|Index de l'article|
|Crisis Activity & Communisation|
|I - CRISIS AND CRISIS ACTIVITY|
|II - THE CURRENT CRISIS|
|III - COMMUNISATION|
|Toutes les pages|
The current crisis raises the issue of what could be a revolutionary exit from the crisis. Crisis is generally the crucible in which communist theory is forged, in its specificity as neither a science nor political, neither economic nor philosophy, but a category of its own. What makes this theory unique is that the class that upholds it is also unique: the proletariat is the first (and last) exploited class in history, whose exploitation periodically results in the impossibility of working and calls into question its most immediate reproduction. When the capitalist crisis breaks out, the proletariat is forced to rise up in order to find another social form capable of restoring its socialization and immediate reproduction. Throughout the history of capitalism, this alternative form was called communism, even though the content attributed to the word varied greatly depending on the period. However, communist theory has in any case always been characterized as the iterative movement between analysis and critique of capitalist society and the projection of the exit from the capitalist crisis brought about by the proletariat. The communist society projected at each period had its own specific features derived from the historical conformation of the relationship between capital and proletariat. In other words, the notion of communism has a history, just as the class relationship itself does. The invariance of the fundamental content of the capitalist social relationship (extraction of surplus value) does not exclude its historical embodiments.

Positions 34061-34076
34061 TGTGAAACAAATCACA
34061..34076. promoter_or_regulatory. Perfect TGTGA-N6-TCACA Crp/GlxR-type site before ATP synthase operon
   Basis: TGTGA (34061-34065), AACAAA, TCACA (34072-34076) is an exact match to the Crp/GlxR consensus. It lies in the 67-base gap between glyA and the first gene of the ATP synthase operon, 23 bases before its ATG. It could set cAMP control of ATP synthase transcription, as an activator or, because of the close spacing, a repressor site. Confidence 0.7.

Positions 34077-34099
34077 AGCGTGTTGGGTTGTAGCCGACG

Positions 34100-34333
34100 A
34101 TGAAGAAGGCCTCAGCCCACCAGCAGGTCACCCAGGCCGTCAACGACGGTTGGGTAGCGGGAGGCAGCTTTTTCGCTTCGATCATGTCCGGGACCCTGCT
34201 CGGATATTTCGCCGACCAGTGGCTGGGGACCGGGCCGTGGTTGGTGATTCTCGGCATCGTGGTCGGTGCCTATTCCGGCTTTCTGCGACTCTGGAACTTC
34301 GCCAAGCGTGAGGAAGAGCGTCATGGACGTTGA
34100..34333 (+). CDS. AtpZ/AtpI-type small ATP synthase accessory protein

Until now, what characterized communist theory was its construction around a program of measures to be applied once the proletarian insurrection has taken power. This general formulation differed depending on the period. The Manifesto program (nationalizations) is not the same as that of the Paris Commune (direct collective democracy), which in turn differs from that of the Russian and German revolutions in 1917-1918 (workers councils). Despite these differences, however, the principles are the same: in one way or another, the outcome of the insurrection to which the proletariat is compelled by the capitalist crisis is the seizure of political power and the dictatorship of the proletariat, which dictatorship always, whether democratic (the councils) or autocratic (the party), amounts to dispossessing the capitalists of their property and imposing work on everyone. At that point begins the transitionperiod during which society must move from the reign of necessity to that of liberty. Such is the so-called programmatic schema of the communist revolution. It is obsolete.
The aim of this working document is to present the so-called communizing alternative to the programmatic schema. On the scale of history, this is a new alternative, since its birth can be dated to the crisis in the 60s-70s.